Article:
Some things in life may be mandatory, but deadlifts and pull-ups aren’t part of the group. Yet the muscle industry has convinced many people that there are irreplaceable exercises. This is not true.
Almost every article on deadlifts uses the same catchphrases:
“The deadlift is the best exercise to build ‘real’ world strength. ”
“The deadlift increases your testosterone levels.”
“If you are not deadlifting, you are not training.”
“Real men deadlift.”
“Deadlift heavy or die trying.”
“If you are not deadlifting, you are missing on one of the most ‘anabolic’ exercises.”
While annoying, this behavior is hardly a surprise because people do only activities pre-approved by the system and rarely question the mainstream social movements.
Ultimately, however, progression is the key. Who’s going to build a stronger lower back – the man doing deadlifts or the one doing hyperextensions? The one that’s progressing and adding weight.
People should be worried about the progression rather than the exercise. In order for that to happen, we need thinking individuals instead of zombies who expect the muscle magazines to do all the thinking. It can’t happen. Until you are immune to all the tricks, the mainstream media could be considered an enemy.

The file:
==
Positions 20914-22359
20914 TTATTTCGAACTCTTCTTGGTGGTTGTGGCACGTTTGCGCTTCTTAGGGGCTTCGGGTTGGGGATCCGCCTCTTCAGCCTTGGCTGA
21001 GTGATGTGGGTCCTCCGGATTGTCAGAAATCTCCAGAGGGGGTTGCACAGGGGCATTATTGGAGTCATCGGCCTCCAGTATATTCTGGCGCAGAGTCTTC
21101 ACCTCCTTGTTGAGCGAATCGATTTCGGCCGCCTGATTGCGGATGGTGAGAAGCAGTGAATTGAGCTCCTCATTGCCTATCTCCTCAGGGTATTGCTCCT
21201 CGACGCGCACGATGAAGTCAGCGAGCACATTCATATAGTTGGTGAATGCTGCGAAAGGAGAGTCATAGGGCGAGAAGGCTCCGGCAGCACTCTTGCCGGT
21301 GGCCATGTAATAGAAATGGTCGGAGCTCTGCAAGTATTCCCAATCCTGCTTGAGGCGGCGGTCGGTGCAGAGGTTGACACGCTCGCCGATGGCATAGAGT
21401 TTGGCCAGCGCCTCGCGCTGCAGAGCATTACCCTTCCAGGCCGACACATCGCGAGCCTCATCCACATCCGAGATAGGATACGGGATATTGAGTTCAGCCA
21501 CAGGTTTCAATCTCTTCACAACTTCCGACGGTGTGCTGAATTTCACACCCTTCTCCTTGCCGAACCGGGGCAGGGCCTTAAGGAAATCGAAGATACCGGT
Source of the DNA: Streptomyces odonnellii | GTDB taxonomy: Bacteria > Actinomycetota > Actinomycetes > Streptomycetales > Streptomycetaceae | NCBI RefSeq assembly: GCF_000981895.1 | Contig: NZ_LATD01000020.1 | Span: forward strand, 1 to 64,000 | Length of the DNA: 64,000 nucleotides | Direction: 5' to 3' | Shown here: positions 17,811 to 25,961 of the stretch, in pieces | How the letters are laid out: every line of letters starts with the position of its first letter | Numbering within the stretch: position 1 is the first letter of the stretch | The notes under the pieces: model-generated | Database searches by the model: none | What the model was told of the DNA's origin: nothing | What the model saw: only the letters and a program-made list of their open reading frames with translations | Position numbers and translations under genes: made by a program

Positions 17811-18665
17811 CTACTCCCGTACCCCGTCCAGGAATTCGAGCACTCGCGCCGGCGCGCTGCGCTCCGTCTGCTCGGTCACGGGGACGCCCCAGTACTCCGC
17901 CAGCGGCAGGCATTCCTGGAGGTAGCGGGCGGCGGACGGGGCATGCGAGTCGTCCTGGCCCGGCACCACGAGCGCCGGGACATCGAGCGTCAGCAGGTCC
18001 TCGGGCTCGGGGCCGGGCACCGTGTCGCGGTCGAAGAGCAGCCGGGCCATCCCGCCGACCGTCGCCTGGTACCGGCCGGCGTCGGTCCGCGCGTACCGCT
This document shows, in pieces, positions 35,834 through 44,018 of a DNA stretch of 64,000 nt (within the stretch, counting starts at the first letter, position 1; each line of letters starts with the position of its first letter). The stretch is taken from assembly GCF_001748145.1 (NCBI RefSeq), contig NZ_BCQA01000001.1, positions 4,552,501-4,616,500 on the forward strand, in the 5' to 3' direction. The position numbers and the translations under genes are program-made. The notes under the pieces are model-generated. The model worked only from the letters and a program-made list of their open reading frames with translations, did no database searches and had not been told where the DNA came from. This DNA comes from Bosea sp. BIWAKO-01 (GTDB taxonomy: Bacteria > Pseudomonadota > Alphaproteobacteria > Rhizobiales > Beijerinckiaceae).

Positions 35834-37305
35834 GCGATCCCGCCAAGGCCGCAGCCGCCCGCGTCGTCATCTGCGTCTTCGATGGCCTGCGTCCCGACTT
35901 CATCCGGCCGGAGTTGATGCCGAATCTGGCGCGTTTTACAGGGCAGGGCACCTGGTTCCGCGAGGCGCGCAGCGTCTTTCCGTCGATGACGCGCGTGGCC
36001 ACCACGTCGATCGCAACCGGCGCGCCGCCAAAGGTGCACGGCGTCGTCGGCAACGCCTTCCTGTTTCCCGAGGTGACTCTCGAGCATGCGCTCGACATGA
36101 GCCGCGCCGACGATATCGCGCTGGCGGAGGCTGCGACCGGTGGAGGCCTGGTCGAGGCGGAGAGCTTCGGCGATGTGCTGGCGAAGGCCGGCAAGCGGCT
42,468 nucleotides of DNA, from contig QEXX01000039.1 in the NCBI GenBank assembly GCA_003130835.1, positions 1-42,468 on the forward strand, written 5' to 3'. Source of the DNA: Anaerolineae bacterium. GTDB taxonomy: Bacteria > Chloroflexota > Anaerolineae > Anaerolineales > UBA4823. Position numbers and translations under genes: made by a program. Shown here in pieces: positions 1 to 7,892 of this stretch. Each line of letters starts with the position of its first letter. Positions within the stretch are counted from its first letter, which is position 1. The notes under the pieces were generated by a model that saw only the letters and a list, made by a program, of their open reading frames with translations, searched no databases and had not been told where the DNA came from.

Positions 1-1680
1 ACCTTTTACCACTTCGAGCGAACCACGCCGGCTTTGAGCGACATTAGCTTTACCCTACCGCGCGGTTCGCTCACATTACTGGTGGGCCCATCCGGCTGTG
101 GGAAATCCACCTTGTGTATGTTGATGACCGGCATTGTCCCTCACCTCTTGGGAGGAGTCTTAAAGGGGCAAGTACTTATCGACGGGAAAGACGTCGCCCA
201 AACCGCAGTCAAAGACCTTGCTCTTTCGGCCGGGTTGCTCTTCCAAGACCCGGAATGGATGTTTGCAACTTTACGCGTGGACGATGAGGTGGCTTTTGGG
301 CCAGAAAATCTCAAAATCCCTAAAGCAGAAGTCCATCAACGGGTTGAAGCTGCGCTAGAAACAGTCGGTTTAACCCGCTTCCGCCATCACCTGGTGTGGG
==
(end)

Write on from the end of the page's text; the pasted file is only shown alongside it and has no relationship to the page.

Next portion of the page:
You can achieve the effect produced by the deadlift through other paths/exercises. Here are some examples: Romanian deadlifts, weighted back hyperextensions, power cleans, rack pulls, barbell rows plus squats, barbell good mornings, power snatches, sprints and hyperextensions, front squats plus leg curls…etc.
As far as pull-ups are concerned, they aren’t a mandatory exercise for a bigger back either. You can reach your back potential without doing a single pull-up in your life.
However, that will only happen if you make a deliberate effort to progress. You have to get stronger one way or another.
The same principles hold true in other aspects of life. Imagine that you want to become a good piano player. Will the “ultimate” piano get you there? No. Only working can make it happen. The materialism which reigns supreme today has convinced everybody that the latest model of whatever is always the answer to your sorrow. “If it hurts, buy an iPhone,” they say. The same phenomenon has become a part of lifting too. People are starting to treat exercises like material possessions. That’s why it so hard to let go – you want to keep them all.
Of course, you can’t play well on a garbage can, but you don’t need a golden piano either. It’s the same with exercises. Regardless of your choice, the difference will come from the effort you invest.
In conclusion, you can reach the potential of your back without ever doing deadlifts or pull-ups. All you have to do is work hard and smart.